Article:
The last of the Vestas V117-3.45 turbines have been fitted at 180.6MW Geitfjellet - Fosen Geitfjellet - Fosen (180.6MW) OnshoreTrøndelag, Norway, Europe Click to see full details – one of the six wind farms that make up the Fosen cluster – developer Statkraft confirmed this month.
However, rock-bottom electricity prices across the Nordic markets, potentially undermining other renewable project’s profitabilities, have left the Norwegian state utility with a bad taste in its mouth.
Statkraft had previously announced plans to invest about NOK 10 billion (€1.04 billion) in renewables each year between 2019 and 2025, with Norway remaining the largest single market for investments (26%). But the company is now shifting its attention to onshore wind in other markets.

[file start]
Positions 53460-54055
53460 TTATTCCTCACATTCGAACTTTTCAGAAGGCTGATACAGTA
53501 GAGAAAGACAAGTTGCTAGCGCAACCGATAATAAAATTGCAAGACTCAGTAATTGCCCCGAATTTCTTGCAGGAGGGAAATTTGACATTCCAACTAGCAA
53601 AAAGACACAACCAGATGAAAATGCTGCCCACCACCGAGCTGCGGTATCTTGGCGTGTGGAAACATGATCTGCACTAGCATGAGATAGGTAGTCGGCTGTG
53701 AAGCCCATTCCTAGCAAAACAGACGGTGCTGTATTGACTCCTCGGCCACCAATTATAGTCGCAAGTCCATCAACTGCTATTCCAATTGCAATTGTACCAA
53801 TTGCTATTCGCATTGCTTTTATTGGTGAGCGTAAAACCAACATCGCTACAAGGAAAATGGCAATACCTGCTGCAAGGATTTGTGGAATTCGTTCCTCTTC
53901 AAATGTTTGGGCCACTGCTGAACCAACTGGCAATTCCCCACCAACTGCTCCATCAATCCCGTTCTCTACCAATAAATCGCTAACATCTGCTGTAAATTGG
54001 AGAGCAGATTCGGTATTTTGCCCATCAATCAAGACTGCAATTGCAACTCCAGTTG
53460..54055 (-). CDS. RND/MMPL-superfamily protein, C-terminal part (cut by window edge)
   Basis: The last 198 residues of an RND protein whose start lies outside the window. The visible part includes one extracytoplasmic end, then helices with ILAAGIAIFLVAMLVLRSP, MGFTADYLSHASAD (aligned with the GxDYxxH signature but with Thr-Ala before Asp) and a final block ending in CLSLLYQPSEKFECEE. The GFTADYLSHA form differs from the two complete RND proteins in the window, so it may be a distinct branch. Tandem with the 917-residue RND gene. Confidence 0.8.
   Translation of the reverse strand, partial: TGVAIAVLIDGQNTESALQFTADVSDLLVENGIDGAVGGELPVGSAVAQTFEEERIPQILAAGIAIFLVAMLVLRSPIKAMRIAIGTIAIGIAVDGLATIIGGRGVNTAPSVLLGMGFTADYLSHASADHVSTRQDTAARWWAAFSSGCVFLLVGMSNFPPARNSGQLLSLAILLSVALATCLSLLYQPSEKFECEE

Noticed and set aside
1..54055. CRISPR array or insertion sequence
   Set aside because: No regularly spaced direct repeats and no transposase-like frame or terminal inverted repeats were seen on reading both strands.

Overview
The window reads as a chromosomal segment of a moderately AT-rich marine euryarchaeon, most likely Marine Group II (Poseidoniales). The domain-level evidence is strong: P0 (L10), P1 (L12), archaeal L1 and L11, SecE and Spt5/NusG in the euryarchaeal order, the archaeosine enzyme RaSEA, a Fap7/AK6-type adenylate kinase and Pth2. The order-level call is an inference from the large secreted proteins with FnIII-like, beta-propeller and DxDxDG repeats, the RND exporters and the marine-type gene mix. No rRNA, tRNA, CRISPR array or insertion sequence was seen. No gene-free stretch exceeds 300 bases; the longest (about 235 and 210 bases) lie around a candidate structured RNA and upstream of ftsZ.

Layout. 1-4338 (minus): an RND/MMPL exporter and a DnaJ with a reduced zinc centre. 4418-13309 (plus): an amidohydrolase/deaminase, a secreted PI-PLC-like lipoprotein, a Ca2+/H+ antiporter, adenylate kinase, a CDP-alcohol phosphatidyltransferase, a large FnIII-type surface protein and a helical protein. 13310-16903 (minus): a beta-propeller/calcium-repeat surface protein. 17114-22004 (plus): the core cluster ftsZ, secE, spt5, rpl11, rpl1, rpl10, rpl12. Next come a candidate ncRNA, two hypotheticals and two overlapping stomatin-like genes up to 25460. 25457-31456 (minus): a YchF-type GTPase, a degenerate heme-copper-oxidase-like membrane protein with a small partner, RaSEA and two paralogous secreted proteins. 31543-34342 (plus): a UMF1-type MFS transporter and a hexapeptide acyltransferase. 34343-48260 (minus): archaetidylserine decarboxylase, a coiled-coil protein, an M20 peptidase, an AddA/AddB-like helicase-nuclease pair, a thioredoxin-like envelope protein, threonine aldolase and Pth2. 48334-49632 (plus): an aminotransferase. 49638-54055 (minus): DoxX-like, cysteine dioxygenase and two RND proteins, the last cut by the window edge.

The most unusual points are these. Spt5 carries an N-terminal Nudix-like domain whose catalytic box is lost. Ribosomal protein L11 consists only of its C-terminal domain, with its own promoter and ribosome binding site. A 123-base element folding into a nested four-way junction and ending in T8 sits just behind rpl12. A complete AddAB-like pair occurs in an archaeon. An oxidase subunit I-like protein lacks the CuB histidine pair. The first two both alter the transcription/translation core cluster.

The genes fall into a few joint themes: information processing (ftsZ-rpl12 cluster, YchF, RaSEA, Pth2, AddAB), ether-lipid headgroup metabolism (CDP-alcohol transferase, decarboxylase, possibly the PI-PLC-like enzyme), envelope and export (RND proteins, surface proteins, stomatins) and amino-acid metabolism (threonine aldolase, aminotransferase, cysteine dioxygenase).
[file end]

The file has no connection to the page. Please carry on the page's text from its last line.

During Fosen’s development, Statkraft and its partners had to deal with a local protest of reindeer herders fighting against the turbines damaging their feeding pastures and ruining their traditional way of life — claims the developer has strongly rejected.
In a statement on the utility's Q2 results published in July, chief executive Christian Rynning-Tønnesen said power prices in the second quarter had dropped by as much as 84% to €5.60/MWh due to large snow-melting and full hydro reservoirs. The lower Nordic power prices played a large role in Statkraft recording a NOK 1.6 billion fall in profits to NOK 491 million.
Statkraft is Europe’s largest renewable energy producer with a 52.1% stake in the Fosen project. The remainder includes a 40% stake from Nordic Wind Power, a consortium led by Credit Suisse Infrastructure Partners. The rest is owned by local power utility Trønder Energi.